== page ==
The primary maths issue that won’t go away

Oh dear, it’s that pesky maths problem that won’t go away, no matter how much Government money is thrown in the wrong direction.

Whilst I would never stand in the way of any initiative that raises the bar for teaching in New Zealand, we do not need specialist maths teachers at the primary school level. What we do need is to stop asking children how they know the answer to 3 + 4 is 7 and if there are other ways to get that answer. Is it any wonder our Year 8 students are ill-prepared for secondary school maths when their precious brain power is wasted on such trivia?

Such patronising recommendations from so-called “specialists” highlight the lack of understanding in New Zealand of what success in maths looks like. It is scandalous that the Ministry of Education continues to cling on to flawed ideals created by people who have no mathematical qualifications or experience, despite every indication our children are failing, year after year. They claim that implementing effective maths teaching and learning in classrooms is “challenging and complex”. It gives the impression they’d rather see students continue to fail at maths than acknowledge the compelling evidence of a quick and effective solution.

The Bring Back Column Addition campaign was never supposed to be a long-term crusade. I thought common sense would prevail; how wrong I was, and how much I have learned about attitudes within the education sector. This campaign will continue until the Minister of Education and her officials acknowledge that the acquisition of basic maths skills is not negotiable. Every child should leave primary school knowing their single digit addition and multiplication facts as well as they know their alphabet. They should be able to add, subtract, multiply and divide numbers fluently. They should be able to work confidently with fractions, decimals and percentages. As clients of the system, every parent should demand this.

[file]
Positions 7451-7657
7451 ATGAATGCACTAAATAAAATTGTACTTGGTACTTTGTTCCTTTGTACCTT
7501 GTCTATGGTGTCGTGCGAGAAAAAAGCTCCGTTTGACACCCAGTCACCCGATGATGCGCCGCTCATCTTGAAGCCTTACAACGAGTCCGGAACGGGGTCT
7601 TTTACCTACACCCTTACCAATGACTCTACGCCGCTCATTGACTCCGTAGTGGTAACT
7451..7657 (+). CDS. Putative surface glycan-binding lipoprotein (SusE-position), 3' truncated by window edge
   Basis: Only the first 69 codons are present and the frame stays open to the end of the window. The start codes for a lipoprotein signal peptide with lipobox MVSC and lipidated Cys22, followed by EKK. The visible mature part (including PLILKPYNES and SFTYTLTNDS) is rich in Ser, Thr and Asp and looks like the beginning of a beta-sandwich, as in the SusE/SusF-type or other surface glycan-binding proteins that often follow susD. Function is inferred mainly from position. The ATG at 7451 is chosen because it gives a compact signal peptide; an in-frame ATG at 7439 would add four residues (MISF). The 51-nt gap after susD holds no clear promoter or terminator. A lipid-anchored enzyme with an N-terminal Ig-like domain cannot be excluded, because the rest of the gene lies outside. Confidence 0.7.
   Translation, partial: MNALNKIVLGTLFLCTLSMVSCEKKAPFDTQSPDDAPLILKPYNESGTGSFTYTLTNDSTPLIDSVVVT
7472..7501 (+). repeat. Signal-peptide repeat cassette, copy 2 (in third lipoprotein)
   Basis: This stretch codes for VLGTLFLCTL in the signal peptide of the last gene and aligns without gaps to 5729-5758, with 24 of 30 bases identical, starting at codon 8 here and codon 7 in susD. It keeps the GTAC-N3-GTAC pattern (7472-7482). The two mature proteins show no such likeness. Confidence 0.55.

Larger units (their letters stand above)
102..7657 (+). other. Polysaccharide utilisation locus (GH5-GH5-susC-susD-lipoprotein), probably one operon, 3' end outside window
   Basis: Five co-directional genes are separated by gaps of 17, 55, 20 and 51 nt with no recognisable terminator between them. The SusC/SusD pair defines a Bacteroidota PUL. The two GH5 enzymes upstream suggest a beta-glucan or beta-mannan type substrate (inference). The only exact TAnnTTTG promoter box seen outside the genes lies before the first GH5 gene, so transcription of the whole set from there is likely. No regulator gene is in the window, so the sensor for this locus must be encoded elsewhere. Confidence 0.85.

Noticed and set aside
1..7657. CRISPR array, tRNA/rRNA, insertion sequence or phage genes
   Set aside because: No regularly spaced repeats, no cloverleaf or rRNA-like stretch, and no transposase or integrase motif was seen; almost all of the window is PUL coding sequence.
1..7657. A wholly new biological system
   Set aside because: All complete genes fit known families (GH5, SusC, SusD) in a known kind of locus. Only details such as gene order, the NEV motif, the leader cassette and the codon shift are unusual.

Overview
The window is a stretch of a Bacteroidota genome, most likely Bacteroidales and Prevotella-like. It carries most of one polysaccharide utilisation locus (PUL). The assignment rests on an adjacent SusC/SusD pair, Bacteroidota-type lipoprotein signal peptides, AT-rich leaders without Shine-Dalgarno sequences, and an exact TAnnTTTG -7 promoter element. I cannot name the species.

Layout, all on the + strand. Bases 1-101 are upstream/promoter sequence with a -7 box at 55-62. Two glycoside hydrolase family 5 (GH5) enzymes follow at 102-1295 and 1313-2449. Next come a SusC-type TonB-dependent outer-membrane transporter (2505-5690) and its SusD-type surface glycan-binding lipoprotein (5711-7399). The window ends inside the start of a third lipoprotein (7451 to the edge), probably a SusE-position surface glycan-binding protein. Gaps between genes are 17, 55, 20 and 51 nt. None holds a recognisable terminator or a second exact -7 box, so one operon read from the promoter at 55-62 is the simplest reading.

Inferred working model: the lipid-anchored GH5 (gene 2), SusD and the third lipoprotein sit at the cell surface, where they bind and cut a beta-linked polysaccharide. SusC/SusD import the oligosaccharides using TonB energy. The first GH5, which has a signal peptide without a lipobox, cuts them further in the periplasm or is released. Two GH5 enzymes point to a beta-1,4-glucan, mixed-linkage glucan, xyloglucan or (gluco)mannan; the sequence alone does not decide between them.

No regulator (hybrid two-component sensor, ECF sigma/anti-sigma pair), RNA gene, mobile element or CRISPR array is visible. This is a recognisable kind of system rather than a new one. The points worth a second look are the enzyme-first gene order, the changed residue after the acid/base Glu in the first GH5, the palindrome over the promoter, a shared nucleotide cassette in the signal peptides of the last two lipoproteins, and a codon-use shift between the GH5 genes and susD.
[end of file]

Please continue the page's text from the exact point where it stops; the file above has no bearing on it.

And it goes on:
Education professor John O’Neill says it would take 20 years to pull this country out of its downward spiral. It may well take that long, but while there are still some practising teachers who can remember life before the dreadful Numeracy Project was dispersed over the country like a gas bomb, let’s harness that experience and give our current children a fighting chance. Teachers, please let your students line up the columns and get them doing maths again. It’s the least you can do for our kids and our country.

Dr Audrey Tan, Mathmo Consulting
May 2016



The Primary Issue: Ministry counts cost of children failing at maths – National – NZ Herald News
• Maths scores have been declining since 2002, with National Standards figures showing one in four are behind in the subject by the time they leave primary school • Ministry – New Zealand Herald
nzherald.co.nz

One thought on “The primary maths issue that won’t go away

  1. Thank you Audrey for continuing the battle. I am teaching year 3-6 students and they beg me for column addition and subtraction, because they can DO it.
    My 6 year old great granddaughter begs me for “more, more, more maths” I bought her a times tables chart and she is skip counting in 2’s, 5’s, 10’s and 11,s. She doesn’t stop at 12x because she has spotted the pattern herself, tonight she counted in 10’s to 500! Not once have I asked her HOW she worked it out, just high fived her for spotting the pattern. And hearing her mum ‘omg-ing ‘ from the lounge was priceless.
    Give the kids the tools to do the maths, let them fall in love with the subject and the hows and whys will follow.
    Audrey, I thank you and my little Manaia thanks you!

    Liked by 2 people

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